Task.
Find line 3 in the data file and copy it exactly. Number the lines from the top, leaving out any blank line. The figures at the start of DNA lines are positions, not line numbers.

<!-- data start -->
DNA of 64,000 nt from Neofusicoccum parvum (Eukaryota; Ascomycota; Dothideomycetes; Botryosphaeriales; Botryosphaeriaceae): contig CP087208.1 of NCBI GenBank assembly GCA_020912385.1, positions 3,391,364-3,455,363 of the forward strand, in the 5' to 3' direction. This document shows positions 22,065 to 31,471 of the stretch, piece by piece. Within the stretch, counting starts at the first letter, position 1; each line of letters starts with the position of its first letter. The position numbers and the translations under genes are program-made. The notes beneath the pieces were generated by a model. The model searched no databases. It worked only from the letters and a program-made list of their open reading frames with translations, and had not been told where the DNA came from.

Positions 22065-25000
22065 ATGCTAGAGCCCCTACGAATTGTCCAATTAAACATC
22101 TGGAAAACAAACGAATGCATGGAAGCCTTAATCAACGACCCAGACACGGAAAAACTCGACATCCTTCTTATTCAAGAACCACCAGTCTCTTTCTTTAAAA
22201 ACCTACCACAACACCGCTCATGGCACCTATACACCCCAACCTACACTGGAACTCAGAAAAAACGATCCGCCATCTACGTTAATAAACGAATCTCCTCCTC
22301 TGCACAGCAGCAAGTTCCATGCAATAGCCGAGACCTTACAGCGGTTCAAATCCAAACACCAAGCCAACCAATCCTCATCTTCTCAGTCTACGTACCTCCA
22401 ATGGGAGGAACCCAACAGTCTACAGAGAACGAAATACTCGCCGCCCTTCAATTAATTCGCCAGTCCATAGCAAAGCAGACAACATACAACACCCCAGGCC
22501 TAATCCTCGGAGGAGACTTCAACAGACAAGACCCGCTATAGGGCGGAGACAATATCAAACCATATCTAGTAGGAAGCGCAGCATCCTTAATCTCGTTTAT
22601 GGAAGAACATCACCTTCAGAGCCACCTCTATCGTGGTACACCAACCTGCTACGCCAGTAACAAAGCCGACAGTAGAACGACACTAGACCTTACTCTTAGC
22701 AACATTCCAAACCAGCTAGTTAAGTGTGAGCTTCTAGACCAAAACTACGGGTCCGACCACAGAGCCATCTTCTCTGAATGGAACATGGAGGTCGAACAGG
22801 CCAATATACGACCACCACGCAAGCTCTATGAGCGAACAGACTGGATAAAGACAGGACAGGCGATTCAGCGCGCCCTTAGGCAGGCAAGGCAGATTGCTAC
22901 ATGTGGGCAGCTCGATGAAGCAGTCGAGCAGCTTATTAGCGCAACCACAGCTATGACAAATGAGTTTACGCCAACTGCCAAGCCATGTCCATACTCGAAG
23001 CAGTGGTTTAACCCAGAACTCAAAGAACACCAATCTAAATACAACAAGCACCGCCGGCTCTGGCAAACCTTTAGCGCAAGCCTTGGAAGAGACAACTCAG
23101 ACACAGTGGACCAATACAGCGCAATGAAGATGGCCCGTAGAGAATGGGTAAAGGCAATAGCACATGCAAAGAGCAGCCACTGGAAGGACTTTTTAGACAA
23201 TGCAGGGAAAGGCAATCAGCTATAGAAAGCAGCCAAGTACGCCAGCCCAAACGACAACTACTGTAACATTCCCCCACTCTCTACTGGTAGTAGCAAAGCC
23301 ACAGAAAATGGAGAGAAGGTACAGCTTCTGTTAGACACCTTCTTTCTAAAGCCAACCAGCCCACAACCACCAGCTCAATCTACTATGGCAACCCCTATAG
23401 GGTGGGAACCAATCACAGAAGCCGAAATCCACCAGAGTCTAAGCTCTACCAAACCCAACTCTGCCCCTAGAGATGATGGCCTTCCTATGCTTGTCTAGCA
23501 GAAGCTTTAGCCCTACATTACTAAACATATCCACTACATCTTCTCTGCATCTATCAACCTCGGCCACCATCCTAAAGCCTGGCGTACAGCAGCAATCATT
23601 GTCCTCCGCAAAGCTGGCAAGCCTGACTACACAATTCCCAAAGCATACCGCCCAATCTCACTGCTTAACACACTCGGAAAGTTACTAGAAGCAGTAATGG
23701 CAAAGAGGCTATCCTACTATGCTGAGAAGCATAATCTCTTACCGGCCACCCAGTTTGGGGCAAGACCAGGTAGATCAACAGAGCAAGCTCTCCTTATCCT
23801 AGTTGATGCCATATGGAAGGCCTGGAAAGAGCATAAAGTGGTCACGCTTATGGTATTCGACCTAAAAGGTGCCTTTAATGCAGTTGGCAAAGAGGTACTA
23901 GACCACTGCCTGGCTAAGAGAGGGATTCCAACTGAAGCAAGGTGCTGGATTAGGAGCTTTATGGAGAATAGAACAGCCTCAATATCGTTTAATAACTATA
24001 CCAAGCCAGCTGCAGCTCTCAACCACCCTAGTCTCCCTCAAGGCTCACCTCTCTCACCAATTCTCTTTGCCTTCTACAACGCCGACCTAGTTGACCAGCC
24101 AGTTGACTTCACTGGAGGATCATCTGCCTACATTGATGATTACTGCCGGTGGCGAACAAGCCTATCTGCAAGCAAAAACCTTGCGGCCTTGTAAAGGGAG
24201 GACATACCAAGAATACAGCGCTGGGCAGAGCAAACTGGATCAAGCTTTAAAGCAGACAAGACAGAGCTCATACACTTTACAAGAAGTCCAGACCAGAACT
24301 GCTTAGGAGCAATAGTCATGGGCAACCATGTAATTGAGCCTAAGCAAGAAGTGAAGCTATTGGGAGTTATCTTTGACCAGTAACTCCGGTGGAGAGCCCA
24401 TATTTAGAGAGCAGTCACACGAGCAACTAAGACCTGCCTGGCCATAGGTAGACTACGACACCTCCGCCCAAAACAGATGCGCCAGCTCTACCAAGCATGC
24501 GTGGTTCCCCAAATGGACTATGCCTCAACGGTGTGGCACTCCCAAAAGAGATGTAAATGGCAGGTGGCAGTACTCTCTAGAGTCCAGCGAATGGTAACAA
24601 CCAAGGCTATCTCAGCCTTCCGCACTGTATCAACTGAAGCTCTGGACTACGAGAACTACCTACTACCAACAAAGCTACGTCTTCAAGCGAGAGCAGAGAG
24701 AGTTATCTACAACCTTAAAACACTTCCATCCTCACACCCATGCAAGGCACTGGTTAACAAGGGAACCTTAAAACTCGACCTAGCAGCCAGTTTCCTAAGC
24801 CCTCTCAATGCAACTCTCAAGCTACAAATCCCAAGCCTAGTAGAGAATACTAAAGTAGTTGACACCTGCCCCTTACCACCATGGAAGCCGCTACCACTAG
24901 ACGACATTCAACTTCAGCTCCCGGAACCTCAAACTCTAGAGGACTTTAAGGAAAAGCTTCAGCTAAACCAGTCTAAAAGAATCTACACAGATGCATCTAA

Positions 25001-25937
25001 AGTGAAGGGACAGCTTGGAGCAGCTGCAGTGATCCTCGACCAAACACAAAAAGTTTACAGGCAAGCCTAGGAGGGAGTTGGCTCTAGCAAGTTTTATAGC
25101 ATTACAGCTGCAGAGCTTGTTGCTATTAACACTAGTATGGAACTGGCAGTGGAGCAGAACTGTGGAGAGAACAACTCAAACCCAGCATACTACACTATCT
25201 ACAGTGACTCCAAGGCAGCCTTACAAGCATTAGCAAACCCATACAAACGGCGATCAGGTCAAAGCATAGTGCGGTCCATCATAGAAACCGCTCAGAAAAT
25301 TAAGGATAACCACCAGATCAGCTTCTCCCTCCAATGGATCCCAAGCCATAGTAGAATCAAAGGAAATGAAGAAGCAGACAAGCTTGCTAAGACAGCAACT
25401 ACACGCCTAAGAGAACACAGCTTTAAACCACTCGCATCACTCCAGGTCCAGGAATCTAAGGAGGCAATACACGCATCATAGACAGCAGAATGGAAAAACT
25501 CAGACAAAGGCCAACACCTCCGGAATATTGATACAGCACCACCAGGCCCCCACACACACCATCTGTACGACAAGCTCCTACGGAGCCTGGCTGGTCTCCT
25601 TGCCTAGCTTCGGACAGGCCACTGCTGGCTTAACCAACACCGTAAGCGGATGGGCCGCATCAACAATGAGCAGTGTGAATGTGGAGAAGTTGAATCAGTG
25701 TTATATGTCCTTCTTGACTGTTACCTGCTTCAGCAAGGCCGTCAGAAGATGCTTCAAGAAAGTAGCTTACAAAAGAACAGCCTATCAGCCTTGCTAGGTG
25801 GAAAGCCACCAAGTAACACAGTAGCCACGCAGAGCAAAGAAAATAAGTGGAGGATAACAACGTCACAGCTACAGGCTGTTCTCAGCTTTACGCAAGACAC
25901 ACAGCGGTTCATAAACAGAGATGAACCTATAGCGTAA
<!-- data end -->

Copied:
22065 ATGCTAGAGCCCCTACGAATTGTCCAATTAAACATC